Following the minor reshuffle announced by Prime Minister Kyriakos Mitsotakis on Friday, the new Cabinet convened Saturday morning in the aftermath of the European election results.

PM Mitsotakis made an extensive reference to the elections, stressing how his party – which earned 28.1% of the total votes – had fallen short of the initial target set – above 30% and also commented on the high abstention rate.

Nevertheless, he emphasized how, despite the setback, New Democracy is still in the lead and that Greece remains a pillar of stability in Europe.

He called for a period of “comprehensive rebooting” and outlined salary increases, changes in the health and education sectors and the fight against inflation as the government’s four priorities.

“Our citizens essentially demanded more work and fewer mistakes, with better results and fewer delays” he mentioned, adding that attention is required even on daily decisions and behavior.

“This government sees its weaknesses head-on and overcomes them,” he noted.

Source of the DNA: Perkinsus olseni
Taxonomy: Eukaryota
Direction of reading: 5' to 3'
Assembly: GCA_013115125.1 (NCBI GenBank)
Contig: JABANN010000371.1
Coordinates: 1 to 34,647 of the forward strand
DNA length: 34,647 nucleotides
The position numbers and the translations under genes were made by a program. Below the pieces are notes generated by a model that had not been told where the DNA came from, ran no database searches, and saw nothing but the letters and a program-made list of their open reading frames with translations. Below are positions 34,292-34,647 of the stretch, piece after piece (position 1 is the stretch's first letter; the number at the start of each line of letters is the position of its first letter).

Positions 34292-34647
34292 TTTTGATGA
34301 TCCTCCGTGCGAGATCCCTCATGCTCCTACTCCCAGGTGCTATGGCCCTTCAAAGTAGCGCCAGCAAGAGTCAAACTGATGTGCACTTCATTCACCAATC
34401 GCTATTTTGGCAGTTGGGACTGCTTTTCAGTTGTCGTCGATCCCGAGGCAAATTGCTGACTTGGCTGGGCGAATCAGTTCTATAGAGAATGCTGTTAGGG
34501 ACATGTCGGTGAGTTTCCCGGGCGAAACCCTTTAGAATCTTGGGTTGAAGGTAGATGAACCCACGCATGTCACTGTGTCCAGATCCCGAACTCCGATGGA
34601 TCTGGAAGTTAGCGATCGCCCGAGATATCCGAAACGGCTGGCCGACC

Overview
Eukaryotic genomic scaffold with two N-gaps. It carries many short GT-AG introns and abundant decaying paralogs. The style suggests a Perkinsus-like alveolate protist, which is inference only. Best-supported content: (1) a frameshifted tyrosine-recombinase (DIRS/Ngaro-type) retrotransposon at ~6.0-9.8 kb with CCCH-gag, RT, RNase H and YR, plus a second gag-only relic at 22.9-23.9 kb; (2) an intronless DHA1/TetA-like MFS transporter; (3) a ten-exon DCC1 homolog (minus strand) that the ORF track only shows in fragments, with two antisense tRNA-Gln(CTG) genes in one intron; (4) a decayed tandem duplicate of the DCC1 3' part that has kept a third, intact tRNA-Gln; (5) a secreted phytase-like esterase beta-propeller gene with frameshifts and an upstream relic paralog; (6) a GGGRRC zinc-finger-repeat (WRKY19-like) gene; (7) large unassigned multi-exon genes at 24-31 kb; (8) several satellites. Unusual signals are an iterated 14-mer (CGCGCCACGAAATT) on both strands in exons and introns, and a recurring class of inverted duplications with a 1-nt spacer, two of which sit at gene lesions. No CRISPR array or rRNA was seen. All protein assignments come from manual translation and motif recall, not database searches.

PM Mitsotakis commented on Friday’s reshuffle saying that any changes to the composition are determined by the existing needs and an effort to increase productivity.

“We need a team of fighters with a central purpose in each policy area they oversee, to have visible results within a specified timeframe. The key to success is dedication and hard work,” he said, and mentioned that he will be strict, just like the citizens.

He concluded, saying that “Reform means leaving an imprint on daily life, convincing even the most skeptical citizens of our intentions, while simultaneously building the strong Greece we deserve. A homeland strong at the heart of Europe, with a fundamentally upgraded healthcare system, an economy where unemployment will continue to decrease and wages will continue to rise. Our efforts on a European scale will also commence in this new five-year cycle, during which much will be judged. The competitiveness of the European economy, the continuation of a strict, yet fair, migration policy, and support for Greek businesses. In this ever-changing environment, adapting the Common Agricultural Policy to the realities of the climate crisis on the one hand, and the need to support the income of our farmers on the other, demographics, and a unified defense policy.”